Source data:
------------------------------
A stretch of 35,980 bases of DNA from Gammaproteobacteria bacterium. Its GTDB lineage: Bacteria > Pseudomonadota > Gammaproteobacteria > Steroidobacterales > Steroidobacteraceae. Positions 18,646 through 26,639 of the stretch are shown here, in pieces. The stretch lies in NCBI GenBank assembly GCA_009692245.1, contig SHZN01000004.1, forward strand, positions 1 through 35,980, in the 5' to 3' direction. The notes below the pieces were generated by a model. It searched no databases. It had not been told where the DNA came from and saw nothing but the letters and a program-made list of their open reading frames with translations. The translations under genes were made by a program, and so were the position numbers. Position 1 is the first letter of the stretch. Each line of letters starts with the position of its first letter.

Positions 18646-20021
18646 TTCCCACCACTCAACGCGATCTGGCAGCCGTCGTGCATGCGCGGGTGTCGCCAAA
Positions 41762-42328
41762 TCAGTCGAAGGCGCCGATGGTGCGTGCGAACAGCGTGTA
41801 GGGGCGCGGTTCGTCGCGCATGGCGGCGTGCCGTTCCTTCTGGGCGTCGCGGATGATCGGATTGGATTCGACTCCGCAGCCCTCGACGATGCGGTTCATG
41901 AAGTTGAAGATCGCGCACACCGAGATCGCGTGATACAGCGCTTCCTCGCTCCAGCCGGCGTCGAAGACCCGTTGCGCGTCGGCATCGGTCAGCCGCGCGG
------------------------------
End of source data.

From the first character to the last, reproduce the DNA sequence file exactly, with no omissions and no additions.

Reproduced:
A stretch of 35,980 bases of DNA from Gammaproteobacteria bacterium. Its GTDB lineage: Bacteria > Pseudomonadota > Gammaproteobacteria > Steroidobacterales > Steroidobacteraceae. Positions 18,646 through 26,639 of the stretch are shown here, in pieces. The stretch lies in NCBI GenBank assembly GCA_009692245.1, contig SHZN01000004.1, forward strand, positions 1 through 35,980, in the 5' to 3' direction. The notes below the pieces were generated by a model. It searched no databases. It had not been told where the DNA came from and saw nothing but the letters and a program-made list of their open reading frames with translations. The translations under genes were made by a program, and so were the position numbers. Position 1 is the first letter of the stretch. Each line of letters starts with the position of its first letter.

Positions 18646-20021
18646 TTCCCACCACTCAACGCGATCTGGCAGCCGTCGTGCATGCGCGGGTGTCGCCAAA
Positions 41762-42328
41762 TCAGTCGAAGGCGCCGATGGTGCGTGCGAACAGCGTGTA
41801 GGGGCGCGGTTCGTCGCGCATGGCGGCGTGCCGTTCCTTCTGGGCGTCGCGGATGATCGGATTGGATTCGACTCCGCAGCCCTCGACGATGCGGTTCATG
41901 AAGTTGAAGATCGCGCACACCGAGATCGCGTGATACAGCGCTTCCTCGCTCCAGCCGGCGTCGAAGACCCGTTGCGCGTCGGCATCGGTCAGCCGCGCGG